Several of last year’s more controversial reviews included charges that female characters lacked agency. Not surprisingly the comment sections on those reviews reflected a great deal of confusion about what it means for a character to lack agency, and furthermore some disagreement about whether it was a legitimate criticism. While those examples brought the issue to my attention, I’ve noticed more and more authors lamenting the treatment of women in fantasy novels. Despite widespread agreement that there should be a more concerted effort to depict strong women, I wasn’t necessarily coming away with the impression that agency is something a character has to have.
Given the wonderful Women in SF&F series currently being conducted by Kristen at Fantasy Book Cafe, I thought now might be an appropriate time to ‘survey’ a wide swathe of fantasy authors about their thoughts on the subject. Some of the questions I asked the authors to consider were:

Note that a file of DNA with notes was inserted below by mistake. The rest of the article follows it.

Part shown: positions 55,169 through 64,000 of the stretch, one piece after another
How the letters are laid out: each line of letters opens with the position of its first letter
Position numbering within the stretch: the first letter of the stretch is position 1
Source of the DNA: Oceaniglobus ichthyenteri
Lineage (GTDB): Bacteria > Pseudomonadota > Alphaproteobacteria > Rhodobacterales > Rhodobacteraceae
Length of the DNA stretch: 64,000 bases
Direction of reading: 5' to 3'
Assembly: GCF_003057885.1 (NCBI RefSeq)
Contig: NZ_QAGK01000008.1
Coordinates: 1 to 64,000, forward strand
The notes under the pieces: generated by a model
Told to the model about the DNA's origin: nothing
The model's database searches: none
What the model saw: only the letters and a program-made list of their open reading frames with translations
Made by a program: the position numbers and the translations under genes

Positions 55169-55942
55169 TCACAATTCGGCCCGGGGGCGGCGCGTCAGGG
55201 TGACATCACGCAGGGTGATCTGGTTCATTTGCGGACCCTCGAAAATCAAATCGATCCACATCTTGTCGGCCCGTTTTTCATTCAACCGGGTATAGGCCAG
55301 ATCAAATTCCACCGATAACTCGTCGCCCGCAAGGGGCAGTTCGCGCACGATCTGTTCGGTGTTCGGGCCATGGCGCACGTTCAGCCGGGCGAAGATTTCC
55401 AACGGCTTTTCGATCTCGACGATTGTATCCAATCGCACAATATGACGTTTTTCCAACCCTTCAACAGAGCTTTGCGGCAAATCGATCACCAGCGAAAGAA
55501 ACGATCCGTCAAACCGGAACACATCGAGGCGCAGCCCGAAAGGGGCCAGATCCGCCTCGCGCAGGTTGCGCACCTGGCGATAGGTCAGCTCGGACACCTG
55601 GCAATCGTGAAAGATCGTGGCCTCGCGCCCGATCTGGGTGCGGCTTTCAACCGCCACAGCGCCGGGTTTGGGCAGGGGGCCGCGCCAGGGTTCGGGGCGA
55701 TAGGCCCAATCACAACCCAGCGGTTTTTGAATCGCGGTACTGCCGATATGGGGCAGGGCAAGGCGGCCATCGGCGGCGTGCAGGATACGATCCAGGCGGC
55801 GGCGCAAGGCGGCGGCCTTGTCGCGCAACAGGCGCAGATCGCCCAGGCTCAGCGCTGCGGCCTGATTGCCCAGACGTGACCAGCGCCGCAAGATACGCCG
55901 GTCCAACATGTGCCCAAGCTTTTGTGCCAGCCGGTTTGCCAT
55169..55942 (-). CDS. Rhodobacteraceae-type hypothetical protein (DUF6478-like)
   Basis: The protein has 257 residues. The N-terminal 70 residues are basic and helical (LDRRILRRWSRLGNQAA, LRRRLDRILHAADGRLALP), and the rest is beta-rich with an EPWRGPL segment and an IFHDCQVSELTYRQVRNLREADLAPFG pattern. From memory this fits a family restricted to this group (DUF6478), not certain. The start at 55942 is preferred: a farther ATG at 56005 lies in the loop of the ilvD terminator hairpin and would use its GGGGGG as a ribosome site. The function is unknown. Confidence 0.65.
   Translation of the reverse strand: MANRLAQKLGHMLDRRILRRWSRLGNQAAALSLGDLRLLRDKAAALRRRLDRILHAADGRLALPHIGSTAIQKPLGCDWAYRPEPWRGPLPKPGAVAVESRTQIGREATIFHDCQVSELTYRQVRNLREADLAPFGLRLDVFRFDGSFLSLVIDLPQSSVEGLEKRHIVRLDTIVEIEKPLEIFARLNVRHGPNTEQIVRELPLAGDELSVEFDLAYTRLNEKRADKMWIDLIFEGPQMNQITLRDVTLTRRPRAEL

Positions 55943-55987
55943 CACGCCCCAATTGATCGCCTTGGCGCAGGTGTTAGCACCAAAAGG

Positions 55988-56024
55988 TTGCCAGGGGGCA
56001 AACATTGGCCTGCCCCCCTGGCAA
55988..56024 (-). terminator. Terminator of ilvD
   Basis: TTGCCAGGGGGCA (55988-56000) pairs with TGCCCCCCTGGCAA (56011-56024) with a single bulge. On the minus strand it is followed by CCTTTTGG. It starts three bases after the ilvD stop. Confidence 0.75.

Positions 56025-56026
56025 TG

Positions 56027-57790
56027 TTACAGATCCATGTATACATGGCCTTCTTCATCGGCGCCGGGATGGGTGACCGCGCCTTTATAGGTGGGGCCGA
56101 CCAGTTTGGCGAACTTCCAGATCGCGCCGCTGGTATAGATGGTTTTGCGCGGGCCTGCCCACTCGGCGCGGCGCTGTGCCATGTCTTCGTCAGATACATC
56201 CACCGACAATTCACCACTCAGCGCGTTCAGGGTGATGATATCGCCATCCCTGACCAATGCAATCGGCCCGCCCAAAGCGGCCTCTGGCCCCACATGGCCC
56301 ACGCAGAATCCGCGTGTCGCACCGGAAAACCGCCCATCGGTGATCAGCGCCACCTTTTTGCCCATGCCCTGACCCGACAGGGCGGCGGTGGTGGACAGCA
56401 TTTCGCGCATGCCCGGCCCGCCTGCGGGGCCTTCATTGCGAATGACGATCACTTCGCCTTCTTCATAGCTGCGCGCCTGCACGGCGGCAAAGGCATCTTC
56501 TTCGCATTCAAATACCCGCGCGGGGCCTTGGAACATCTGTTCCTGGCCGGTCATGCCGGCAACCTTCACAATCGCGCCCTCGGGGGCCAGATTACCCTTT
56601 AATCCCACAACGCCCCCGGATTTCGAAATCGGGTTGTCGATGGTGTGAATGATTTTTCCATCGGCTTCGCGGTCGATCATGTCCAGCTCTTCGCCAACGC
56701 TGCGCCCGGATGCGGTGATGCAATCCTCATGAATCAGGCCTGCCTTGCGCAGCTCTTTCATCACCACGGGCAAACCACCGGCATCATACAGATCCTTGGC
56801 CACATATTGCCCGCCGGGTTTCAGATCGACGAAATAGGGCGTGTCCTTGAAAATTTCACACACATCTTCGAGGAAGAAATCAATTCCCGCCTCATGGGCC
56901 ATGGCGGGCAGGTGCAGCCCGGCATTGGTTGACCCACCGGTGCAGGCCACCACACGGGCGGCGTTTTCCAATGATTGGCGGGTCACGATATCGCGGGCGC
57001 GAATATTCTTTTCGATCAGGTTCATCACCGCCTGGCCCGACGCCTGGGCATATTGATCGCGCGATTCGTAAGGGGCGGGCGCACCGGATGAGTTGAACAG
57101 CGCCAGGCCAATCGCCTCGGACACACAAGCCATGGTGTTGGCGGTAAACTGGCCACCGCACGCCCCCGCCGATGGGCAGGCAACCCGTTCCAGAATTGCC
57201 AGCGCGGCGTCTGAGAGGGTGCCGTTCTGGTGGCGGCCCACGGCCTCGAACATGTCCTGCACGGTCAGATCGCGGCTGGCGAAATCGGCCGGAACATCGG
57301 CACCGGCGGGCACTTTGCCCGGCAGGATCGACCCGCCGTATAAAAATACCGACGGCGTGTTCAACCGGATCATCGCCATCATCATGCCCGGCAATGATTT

- What is agency?
- Why is it important?
- Why do we find more male characters with agency in fantasy novels than females?
- Is it OK if a character doesn’t have it?
- Can a character still be interesting if it lacks it?
- Can a book be good if none of the characters have it?
2005 John W. Campbell Award Winner, 2008 Hugo Award Winner for Best Short Story, and 2009 Hugo Award Winner for Best Novelette, Elizabeth Bear.